3. Research Brain research suggests three broad and interrelated principles that point clearly to the need for differentiated classrooms, that is, classrooms responsive to students’: • Varying language readiness levels, • Varying interests, and • Varying learning profiles.   http://www.ascd.org/pdi/demo/diffinstr/tomlinson.html How the Brain Learns, Carol Ann Tomlinson and M. Layne Kalbfleisch
    4. Research Brain Research confirms what experienced teachers have always known:     No two children are alike. No two children learn in the same identical way. An enriched environment for one student is not necessarily enriched for another. In the classroom, children should be taught to think for themselves. Marian Diamonds: Professor of Neuroanatomy at Berkeley http://www.ascd.org/cms/objectlib/ascdframeset/index.cfm?publication=http://www.ascd.org/publications/ed_lead/199811/darcangelo.html
    5. Brain Research • An enriched environment gives students the opportunity to make sense out of what they are learning. • The brain constantly seeks connections between the new and the known. • Allow the child to be an active participant rather than a passive observer. • Students need appropriate challenge.
    6. Research says . . . • Most teachers and students have not been in effective differentiated classrooms. • Most teachers believe differentiated instruction would benefit students but do not believe it is feasible. • Most teachers who try differentiated instruction often are more reactive than proactive in planning. • Even special class settings seldom differentiate for multiple exceptionalities. Tomlinson, 2005 Schumm & Vaughn, 1991
    7. A New Paradigm • Curriculum is defined as to what a student will be able to demonstrate • Each student experiences successful outcomes • Essential that we understand what the student knew at the beginning and move forward from that point in a successful manner • Need to understand how each student learns best • Need to build on what each student already knows
    8. Ways Individuals Can Differ—Know Your Students • • • • • • Cognitive and Affective Domains Prior Knowledge and Skill Experience Learning Rate Learning Style Preferences Motivation, Attitudes, and Effort Interests, Multiple Intelligence Strengths, and Talents
    9. Differentiation: Differentiated Instruction Differentiation is a teaching concept in which the classroom teacher plans for the diverse needs of students. The teacher must consider such differences as the students’: • Learning styles, skill levels, and rates • Learning difficulties • Language proficiency • Background experiences and knowledge • Interests • Motivation • Ability to attend • Social and emotional development • Various intelligences • Levels of abstraction • Physical needs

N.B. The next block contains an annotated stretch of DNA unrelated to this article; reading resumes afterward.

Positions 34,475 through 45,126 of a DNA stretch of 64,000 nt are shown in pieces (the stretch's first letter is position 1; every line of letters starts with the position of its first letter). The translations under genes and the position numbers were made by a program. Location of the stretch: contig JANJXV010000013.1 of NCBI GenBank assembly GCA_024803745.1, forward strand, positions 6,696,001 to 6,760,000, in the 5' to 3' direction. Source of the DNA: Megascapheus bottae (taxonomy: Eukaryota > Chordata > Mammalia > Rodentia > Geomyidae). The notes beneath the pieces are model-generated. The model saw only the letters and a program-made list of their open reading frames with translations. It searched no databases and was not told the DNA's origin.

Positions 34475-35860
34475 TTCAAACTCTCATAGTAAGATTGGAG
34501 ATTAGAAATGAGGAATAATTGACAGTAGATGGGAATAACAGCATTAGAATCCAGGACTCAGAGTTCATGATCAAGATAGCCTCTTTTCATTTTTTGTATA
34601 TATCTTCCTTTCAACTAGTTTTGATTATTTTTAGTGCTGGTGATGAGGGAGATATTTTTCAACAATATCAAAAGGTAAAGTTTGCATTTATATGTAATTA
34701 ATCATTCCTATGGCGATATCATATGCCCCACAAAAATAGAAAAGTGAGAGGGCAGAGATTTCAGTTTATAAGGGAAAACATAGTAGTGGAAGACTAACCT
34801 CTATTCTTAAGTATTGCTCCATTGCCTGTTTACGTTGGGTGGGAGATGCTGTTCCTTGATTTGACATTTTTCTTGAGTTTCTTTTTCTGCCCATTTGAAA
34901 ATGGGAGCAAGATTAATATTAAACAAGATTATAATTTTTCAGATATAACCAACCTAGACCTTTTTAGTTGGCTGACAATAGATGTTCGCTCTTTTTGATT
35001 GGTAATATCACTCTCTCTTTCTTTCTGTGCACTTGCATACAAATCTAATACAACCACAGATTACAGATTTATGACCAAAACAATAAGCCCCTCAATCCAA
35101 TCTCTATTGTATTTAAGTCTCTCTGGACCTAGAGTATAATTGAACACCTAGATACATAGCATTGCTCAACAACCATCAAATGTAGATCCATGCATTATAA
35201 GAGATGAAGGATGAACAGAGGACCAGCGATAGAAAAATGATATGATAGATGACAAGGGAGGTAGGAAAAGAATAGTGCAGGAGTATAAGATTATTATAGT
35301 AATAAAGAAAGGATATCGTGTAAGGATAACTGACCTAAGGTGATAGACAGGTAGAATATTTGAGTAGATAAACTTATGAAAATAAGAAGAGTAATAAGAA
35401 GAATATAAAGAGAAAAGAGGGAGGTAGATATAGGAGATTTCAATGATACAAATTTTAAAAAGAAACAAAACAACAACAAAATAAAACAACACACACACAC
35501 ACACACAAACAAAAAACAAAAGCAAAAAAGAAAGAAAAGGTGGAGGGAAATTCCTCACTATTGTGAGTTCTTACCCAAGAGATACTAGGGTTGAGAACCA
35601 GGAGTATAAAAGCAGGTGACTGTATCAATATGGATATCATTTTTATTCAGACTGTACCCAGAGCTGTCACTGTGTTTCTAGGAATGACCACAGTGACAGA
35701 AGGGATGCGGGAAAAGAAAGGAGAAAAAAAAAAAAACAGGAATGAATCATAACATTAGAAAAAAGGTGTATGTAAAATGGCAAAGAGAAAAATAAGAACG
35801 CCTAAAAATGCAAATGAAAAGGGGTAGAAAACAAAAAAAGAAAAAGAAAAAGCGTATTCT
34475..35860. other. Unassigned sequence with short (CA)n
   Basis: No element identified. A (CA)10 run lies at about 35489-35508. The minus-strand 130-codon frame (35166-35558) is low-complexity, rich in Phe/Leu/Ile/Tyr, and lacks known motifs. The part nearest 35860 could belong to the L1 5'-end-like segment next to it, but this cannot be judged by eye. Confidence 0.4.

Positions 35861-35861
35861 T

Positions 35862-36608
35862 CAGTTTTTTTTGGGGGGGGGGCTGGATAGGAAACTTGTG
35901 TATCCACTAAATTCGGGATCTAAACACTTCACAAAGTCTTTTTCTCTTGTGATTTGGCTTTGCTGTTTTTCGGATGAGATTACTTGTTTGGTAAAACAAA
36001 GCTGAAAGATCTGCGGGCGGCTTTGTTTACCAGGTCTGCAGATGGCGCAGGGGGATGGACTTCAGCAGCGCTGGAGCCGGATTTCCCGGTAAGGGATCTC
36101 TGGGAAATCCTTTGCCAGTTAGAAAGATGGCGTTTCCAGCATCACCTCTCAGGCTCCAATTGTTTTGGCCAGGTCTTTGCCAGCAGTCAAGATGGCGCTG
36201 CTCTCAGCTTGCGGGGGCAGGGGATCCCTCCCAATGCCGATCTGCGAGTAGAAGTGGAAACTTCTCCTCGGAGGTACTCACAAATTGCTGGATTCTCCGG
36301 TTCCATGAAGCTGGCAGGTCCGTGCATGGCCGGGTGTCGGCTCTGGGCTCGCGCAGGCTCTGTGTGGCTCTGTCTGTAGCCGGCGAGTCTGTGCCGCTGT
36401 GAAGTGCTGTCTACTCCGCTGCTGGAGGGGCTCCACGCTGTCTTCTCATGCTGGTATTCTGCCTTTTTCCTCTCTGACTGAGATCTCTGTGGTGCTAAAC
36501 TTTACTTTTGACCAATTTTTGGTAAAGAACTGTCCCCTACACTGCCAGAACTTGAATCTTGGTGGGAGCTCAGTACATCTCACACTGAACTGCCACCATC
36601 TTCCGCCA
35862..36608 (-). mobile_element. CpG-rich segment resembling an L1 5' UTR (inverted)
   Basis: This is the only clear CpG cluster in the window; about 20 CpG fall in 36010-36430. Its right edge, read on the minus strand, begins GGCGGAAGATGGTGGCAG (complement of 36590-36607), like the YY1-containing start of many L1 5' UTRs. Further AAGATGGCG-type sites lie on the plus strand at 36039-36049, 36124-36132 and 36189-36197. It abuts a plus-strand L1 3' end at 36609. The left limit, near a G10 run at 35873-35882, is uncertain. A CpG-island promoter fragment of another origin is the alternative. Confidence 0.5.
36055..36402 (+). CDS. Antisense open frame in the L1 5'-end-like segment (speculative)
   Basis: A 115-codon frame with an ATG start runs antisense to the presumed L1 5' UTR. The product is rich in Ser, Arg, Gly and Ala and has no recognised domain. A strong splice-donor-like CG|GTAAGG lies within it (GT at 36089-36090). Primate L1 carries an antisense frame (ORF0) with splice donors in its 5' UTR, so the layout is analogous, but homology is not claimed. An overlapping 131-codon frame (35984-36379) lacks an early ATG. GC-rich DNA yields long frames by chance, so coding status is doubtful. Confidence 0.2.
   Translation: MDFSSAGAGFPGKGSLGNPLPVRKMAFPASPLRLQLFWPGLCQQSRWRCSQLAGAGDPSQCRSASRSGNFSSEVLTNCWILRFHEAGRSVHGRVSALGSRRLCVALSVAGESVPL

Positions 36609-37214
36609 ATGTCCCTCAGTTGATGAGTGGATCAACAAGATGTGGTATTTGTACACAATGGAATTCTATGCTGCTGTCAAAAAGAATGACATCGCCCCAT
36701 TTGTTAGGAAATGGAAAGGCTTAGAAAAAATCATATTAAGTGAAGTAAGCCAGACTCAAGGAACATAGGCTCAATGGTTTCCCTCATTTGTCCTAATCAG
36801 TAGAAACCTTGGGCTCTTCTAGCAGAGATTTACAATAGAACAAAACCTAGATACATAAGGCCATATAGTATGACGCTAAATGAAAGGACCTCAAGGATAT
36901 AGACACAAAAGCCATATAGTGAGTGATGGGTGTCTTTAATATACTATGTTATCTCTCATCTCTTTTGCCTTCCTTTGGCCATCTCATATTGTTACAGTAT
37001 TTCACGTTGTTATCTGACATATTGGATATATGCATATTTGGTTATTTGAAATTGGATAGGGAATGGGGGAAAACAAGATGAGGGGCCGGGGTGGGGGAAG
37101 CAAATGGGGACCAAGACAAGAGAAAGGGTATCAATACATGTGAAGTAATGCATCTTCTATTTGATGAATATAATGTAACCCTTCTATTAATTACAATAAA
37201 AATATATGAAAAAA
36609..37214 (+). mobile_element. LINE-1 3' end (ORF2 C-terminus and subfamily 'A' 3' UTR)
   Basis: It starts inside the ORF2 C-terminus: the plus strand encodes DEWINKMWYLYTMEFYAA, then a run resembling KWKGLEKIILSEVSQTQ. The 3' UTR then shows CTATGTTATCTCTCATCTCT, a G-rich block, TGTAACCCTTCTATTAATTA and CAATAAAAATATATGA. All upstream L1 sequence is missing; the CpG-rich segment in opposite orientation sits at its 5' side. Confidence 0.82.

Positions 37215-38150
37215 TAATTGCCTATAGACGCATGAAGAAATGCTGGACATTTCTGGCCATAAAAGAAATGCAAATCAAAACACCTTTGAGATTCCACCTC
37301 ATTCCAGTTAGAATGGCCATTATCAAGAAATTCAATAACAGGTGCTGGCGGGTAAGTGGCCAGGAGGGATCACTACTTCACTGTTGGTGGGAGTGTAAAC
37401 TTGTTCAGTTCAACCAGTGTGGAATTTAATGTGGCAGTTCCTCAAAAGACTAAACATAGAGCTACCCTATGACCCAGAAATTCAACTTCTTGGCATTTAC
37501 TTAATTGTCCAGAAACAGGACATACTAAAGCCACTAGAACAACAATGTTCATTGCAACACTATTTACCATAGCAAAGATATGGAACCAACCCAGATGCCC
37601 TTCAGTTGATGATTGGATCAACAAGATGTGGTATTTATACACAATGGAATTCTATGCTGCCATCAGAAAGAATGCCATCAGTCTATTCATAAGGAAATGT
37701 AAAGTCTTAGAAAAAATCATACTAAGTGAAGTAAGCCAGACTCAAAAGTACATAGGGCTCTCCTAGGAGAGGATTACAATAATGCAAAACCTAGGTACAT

10. Insanity is doing the same thing over and over again and expecting different results --Albert Einstein
    11. 25-Year History in Education • Acknowledge that one size does not fit all • Research showed students benefited most from heterogeneous classes • Demand to eliminate segregation based on color, disability, and language • Look at Learning Styles, Multiple Intelligences, Cognitive and Affective Domains—Physical, Social, and Emotional
    12. Differentiate Differentiate (Verb) To: “mark as different, a distinctive feature or attribute or characteristic; become different during development; develop in a way most suited to the environment; become distinct and acquire a different character.”
    13. What is Differentiation? • A teacher’s response to learner needs • The recognition of students’ varying background knowledge and preferences • Instruction that appeals to students’ differences
    14. In a Differentiated Classroom Teachers Differentiate • Content • Process • Products According to a student’s • Readiness • Interest • Learning Profile
    15. Good Teaching is Differentiating Content, Process, and Products • Pace/Level Compacting, Learning Stations, Tiered Activities • Depth/Breadth Integrated Curriculum, Learning Styles, Creative Processes • Grouping Cluster, Interest, Tiered, Independent Smutney & Von Fremd, 2004
    16. The Key The Key to a differentiated classroom is that all students are regularly offered CHOICES and students are matched with tasks compatible with their individual learner profiles. Curriculum should be differentiated in three areas: 1. Content: Multiple options for taking in information 2. Process: Multiple options for making sense of the ideas 3. Product: Multiple options for expressing what they know
    17. Key Characteristic of a Differentiated Classroom An obvious feature of the differentiated classroom is that it is “student centered.” Shifting the emphasis from the "teacher and instruction" focus to the "student and learning" focus means redefining the role of the teacher.
    18. Teachers Can Differentiate Content Process Product According to Students’ Readiness Interest Adapted from The Differentiated Classroom: Responding to the Needs of All Learners (Tomlinson, 1999) Learning Profile
    19. Some Differentiation Strategies • Choice Boards • Tiered Activities • Learning Contracts
    20. Differentiation Strategies
    21. Low Preparation Differentiation • • • • • • • • Choice of books Homework options Multiple level texts Multiple level questions Journal prompts Explore by interest Think-Pair-Share Flexible groups by readiness, interest, and learning profile • Computer programs • Multiple levels of questions • Work alone or together • Reading buddies • Vary pacing • Negotiated criteria • Open-ended activities • Jigsaw • Games Tomlinson, 2001